Immunocytochemical diagnosis of acute promyelocytic leukemia (M3) with the monoclonal antibody PG-M3 (anti-PML)

Brunangelo Falini, Leonardo Flenghi, Marta Fagioli, Francesco Lo Coco, Iole Cordone, Daniela Diverio, Laura Pasqualucci, Andrea Biondi, Daniela Riganelli, Annette Orleth, Arcangelo Liso, Massimo F. Martelli, Pier Giuseppe Pelicci, Stefano Pileri

Research output: Contribution to journalArticlepeer-review

Abstract

Acute promyelocytic leukemia (APL) is characterized by a reciprocal 15;17 chromosomal translocation, which fuses the promyelocytic leukemia (PML) and retinoic acid receptor a (RARα) genes, leading to the expression of the PML/RARα fusion oncoprotein. Immunocytochemical labeling of the wild-type PML protein with the PG-M3 monoclonal antibody (MoAb) directed against the amine terminal portion of the human PML gene product, produces a characteristic nuclear speckled pattern that is due to localization of the protein into discrete dots (g to 20 per nucleus), named PML nuclear bodies. The architecture of PML nuclear bodies appears to be disrupted in APL cells that bear the t(15; 17), thus resulting in a change of the nuclear staining pattern from speckled (wild-type PML protein) to microgranular (PML-RARα fusion protein). To assess whether the PG-M3 MoAb could assist in the diagnosis of APL (M3), bone marrow and/or peripheral blood samples from 100 cases of acute nonlymphoid leukemias of different subtypes were blindly immunostained with the PG-M3 MoAb, using the immunoalkaline phosphatase (APAAP) or immunofluorescence technique as detection system. Notably, the abnormal (micropunctate) pattern of the PML/RARα fusion protein (usually ≤50 small granules/per nucleus) was observed in APL (M3) samples, but not in other types of acute nonlymphoid leukemias. Immunocytochemical labeling with PG-M3 was particularly useful in the diagnosis of microgranular variant of APL (M3V) (three cases misdiagnosed as M4 and M5), and also to exclude a morphologic misdiagnosis of APL (six of 78 cases). In all cases investigated, immunocytochemical results were in agreement with those of reverse transcription-polymerase chain reaction (RT-PCR) for PML/RARα. Because the epitope identified by PG-M3 is located in the aminoterminal portion of PML (AA 37 to 51), the antibody was suitable for recognizing APL cases characterized by breakpoint occurring at different sites of PML (bcr 1, bcr 2 and bcr 3). In conclusion, immunocytochemical labeling with PG-M3 represents a rapid, sensitive, and highly-specific test for the diagnosis of APL that bears the t(15; 17). This should allow an easy and correct diagnosis of this subtype of acute leukemia to any laboratory provided with a minimal equipment for immunocytochemistry work.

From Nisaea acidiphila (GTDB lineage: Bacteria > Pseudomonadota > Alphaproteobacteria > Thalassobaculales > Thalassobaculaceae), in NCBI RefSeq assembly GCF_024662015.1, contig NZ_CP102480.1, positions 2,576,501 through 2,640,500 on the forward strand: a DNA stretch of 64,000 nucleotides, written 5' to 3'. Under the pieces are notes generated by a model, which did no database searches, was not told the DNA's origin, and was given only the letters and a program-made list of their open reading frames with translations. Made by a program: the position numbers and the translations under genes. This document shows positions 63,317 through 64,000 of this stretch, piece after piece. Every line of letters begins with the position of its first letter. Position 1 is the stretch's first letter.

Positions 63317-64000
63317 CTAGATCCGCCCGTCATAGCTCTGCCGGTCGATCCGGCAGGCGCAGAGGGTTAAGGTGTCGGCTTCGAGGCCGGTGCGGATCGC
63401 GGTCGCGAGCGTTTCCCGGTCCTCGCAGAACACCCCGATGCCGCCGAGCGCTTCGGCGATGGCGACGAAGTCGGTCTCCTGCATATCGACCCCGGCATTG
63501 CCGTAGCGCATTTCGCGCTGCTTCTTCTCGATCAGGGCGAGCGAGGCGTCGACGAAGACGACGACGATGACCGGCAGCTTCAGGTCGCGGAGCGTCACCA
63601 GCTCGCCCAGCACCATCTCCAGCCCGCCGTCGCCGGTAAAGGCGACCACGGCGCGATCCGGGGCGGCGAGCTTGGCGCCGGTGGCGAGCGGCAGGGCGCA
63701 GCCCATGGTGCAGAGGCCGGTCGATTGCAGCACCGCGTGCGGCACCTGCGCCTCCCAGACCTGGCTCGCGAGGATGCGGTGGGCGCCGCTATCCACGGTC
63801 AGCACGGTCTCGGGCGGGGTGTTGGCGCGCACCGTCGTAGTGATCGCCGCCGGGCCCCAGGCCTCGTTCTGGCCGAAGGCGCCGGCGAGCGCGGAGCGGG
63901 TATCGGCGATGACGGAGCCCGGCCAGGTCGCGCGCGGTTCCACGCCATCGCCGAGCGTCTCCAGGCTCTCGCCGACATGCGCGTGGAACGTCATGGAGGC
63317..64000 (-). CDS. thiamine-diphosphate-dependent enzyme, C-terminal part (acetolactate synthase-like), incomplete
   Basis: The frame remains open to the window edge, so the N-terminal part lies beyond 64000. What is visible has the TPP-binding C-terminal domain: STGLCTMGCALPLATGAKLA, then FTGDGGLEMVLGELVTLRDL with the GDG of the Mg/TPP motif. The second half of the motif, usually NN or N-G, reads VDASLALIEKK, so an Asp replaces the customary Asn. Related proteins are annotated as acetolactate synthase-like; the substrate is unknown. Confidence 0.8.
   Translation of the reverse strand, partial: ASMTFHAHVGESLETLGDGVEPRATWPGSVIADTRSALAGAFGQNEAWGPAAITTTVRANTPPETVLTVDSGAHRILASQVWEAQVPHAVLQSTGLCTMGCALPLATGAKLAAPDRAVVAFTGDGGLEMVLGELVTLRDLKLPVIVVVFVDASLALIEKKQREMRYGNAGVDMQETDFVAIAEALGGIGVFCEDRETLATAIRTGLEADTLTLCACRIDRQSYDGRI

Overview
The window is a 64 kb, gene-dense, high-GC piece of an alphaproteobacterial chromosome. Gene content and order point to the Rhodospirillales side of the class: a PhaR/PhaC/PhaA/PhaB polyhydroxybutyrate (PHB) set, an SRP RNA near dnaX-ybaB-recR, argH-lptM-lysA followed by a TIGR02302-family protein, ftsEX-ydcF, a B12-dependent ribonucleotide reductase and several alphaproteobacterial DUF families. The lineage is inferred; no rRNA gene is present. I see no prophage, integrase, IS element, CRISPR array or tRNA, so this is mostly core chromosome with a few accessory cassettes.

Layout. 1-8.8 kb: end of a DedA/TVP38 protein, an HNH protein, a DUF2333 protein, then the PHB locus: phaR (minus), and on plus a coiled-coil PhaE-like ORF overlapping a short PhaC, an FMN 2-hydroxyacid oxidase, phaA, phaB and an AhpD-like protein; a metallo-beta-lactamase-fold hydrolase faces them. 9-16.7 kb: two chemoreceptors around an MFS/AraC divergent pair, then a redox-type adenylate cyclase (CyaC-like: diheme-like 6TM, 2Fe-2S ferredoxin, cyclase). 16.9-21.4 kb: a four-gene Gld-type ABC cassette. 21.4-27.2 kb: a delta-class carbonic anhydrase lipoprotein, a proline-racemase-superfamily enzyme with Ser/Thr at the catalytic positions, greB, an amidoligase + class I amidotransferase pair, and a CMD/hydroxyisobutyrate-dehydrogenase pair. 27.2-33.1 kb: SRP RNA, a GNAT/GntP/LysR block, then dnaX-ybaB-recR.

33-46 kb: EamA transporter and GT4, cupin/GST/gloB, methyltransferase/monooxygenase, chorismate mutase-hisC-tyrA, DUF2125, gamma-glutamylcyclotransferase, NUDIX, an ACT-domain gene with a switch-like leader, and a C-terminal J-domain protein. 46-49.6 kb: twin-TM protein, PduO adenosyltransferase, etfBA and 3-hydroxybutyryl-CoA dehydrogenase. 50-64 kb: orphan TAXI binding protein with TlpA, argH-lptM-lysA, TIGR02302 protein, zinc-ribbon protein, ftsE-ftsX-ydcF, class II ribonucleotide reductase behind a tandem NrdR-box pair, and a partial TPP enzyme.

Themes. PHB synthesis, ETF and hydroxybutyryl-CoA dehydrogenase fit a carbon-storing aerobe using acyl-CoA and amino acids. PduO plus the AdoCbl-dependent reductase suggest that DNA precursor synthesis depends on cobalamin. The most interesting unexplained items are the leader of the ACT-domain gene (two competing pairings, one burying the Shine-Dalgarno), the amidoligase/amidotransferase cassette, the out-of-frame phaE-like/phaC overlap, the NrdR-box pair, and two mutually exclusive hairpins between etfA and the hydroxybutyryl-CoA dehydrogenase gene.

Original languageEnglish
Pages (from-to)4046-4053
Number of pages8
JournalBlood
Volume90
Issue number10
Publication statusPublished - Nov 15 1997

ASJC Scopus subject areas

  • Hematology

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